Assembly line renaissance

Are manufacturing jobs are making a comeback?

Eighteen thousand is an abysmal number when it indicates the number of jobs the world’s biggest economy created in a month. Unfortunately, that’s how many new positions U.S. employers added in June, the Department of Labor announced two weeks ago—a bulletin that sank the hopes of the country’s 14 million unemployed. Yet, there is at least one sector of the U.S. economy that seems poised for expansion, bringing with it a much-needed fistful of new jobs: manufacturing.

Assembly lines and factories—which seemed to be going the way of the dinosaurs in recent decades in North America—are making a comeback. The Boston Consulting Group predicts “a manufacturing renaissance” in the U.S. in the next five years, courtesy of rising wages in China and high fuel prices, which make it more convenient for companies to relocate production lines back home. With Chinese workers pocketing wage increases of about 17 per cent per year, the yuan appreciating, and U.S. states such as Mississippi, South Carolina and Alabama offering flexible work rules and government incentives, the difference between production costs in China and the U.S. will “drop to single digits or be erased entirely” in certain sectors in the next few years, notes the BCG. Last week, General Electric said its U.S. manufacturing operations will grow this year, as labour becomes a smaller component of its costs. Caterpillar Inc. announced last year the expansion of its U.S. operations, a move expected to add 500 new jobs—or 2.7 per cent of the jobs the entire U.S. economy added last month. Other prominent U.S. manufacturers have also relocated operations at home.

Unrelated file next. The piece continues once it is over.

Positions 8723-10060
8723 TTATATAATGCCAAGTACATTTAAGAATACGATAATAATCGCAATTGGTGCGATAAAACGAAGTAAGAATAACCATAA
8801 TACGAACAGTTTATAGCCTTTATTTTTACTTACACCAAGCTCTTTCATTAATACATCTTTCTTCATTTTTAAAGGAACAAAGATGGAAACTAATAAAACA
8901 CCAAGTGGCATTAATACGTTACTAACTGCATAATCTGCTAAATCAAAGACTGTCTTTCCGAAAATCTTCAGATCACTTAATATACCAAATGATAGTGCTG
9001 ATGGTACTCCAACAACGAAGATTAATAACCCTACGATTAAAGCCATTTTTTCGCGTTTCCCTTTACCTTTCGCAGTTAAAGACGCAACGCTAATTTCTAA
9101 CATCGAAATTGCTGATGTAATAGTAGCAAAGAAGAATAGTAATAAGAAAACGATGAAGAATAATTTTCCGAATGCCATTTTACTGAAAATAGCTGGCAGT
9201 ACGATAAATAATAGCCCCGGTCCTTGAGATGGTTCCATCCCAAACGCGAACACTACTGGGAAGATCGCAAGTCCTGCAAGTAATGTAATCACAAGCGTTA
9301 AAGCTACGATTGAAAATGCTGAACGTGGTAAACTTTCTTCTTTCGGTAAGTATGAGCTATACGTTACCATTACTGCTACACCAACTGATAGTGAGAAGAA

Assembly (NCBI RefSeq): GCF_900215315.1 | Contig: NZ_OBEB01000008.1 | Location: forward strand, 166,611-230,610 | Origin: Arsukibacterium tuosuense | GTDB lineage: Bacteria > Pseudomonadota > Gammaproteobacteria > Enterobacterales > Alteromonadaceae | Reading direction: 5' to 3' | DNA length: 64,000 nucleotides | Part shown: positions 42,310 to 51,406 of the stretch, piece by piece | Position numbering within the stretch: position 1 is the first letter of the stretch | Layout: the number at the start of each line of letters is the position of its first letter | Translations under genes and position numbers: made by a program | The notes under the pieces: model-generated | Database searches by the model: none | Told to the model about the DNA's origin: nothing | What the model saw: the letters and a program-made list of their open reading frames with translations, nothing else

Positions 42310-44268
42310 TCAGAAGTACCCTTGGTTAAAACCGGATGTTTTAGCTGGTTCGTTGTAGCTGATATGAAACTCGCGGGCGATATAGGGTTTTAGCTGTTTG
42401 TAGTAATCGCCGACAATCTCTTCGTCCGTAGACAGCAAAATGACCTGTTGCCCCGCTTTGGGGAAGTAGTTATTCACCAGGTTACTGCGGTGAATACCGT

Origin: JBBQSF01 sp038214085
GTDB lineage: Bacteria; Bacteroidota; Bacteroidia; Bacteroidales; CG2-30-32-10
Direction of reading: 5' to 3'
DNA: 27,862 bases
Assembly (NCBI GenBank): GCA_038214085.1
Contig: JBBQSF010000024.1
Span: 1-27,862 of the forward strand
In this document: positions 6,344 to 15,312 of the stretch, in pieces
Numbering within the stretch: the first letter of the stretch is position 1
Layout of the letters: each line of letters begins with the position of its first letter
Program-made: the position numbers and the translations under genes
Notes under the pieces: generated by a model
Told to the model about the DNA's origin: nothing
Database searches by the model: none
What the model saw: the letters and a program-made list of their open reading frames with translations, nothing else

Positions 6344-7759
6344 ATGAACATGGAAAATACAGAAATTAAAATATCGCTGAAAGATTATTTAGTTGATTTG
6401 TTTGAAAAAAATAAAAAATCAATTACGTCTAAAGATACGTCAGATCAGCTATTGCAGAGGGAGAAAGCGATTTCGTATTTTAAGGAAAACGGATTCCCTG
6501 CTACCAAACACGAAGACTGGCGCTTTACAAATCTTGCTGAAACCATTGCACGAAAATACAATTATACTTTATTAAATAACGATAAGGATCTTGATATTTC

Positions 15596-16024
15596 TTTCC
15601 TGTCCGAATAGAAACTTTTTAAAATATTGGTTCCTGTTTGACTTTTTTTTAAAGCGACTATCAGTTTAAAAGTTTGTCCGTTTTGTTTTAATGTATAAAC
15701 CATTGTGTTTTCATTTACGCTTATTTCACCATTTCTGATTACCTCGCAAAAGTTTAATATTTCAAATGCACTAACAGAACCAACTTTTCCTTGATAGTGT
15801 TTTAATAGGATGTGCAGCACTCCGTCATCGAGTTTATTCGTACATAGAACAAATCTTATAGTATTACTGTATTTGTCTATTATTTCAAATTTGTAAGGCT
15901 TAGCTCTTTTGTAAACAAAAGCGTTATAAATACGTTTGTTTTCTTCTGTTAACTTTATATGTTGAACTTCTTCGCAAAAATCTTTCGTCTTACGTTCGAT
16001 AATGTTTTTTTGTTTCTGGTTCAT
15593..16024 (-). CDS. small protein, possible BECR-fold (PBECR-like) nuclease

Offshoring is becoming démodé elsewhere in the West as well. New Call Telecom, a British company, recently opened a new call centre in Burnley, near Manchester, reportedly because commercial property there is as cheap as in Mumbai—as low as $6 per square foot. In Canada, though, the picture is mixed, according to a recent report by the Department of Foreign Affairs and International Trade, with a roughly equal number of manufacturers offshoring and inshoring.